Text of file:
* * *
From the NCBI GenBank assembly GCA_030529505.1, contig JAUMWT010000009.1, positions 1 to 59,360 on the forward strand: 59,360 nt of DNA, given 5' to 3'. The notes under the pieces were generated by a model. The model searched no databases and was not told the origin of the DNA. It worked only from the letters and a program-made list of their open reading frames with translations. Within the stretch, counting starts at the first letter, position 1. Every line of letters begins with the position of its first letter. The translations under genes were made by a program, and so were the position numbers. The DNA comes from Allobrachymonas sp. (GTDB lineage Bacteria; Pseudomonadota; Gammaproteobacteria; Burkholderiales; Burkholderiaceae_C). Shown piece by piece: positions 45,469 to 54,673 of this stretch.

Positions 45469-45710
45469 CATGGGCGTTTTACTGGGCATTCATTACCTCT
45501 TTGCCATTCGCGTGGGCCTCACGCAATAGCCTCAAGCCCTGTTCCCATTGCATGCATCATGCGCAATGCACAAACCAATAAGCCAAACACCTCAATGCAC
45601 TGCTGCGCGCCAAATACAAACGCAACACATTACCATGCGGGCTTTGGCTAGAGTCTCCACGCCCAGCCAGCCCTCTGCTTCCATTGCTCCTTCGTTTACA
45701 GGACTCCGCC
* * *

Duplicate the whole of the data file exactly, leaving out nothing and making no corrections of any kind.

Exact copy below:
From the NCBI GenBank assembly GCA_030529505.1, contig JAUMWT010000009.1, positions 1 to 59,360 on the forward strand: 59,360 nt of DNA, given 5' to 3'. The notes under the pieces were generated by a model. The model searched no databases and was not told the origin of the DNA. It worked only from the letters and a program-made list of their open reading frames with translations. Within the stretch, counting starts at the first letter, position 1. Every line of letters begins with the position of its first letter. The translations under genes were made by a program, and so were the position numbers. The DNA comes from Allobrachymonas sp. (GTDB lineage Bacteria; Pseudomonadota; Gammaproteobacteria; Burkholderiales; Burkholderiaceae_C). Shown piece by piece: positions 45,469 to 54,673 of this stretch.

Positions 45469-45710
45469 CATGGGCGTTTTACTGGGCATTCATTACCTCT
45501 TTGCCATTCGCGTGGGCCTCACGCAATAGCCTCAAGCCCTGTTCCCATTGCATGCATCATGCGCAATGCACAAACCAATAAGCCAAACACCTCAATGCAC
45601 TGCTGCGCGCCAAATACAAACGCAACACATTACCATGCGGGCTTTGGCTAGAGTCTCCACGCCCAGCCAGCCCTCTGCTTCCATTGCTCCTTCGTTTACA
45701 GGACTCCGCC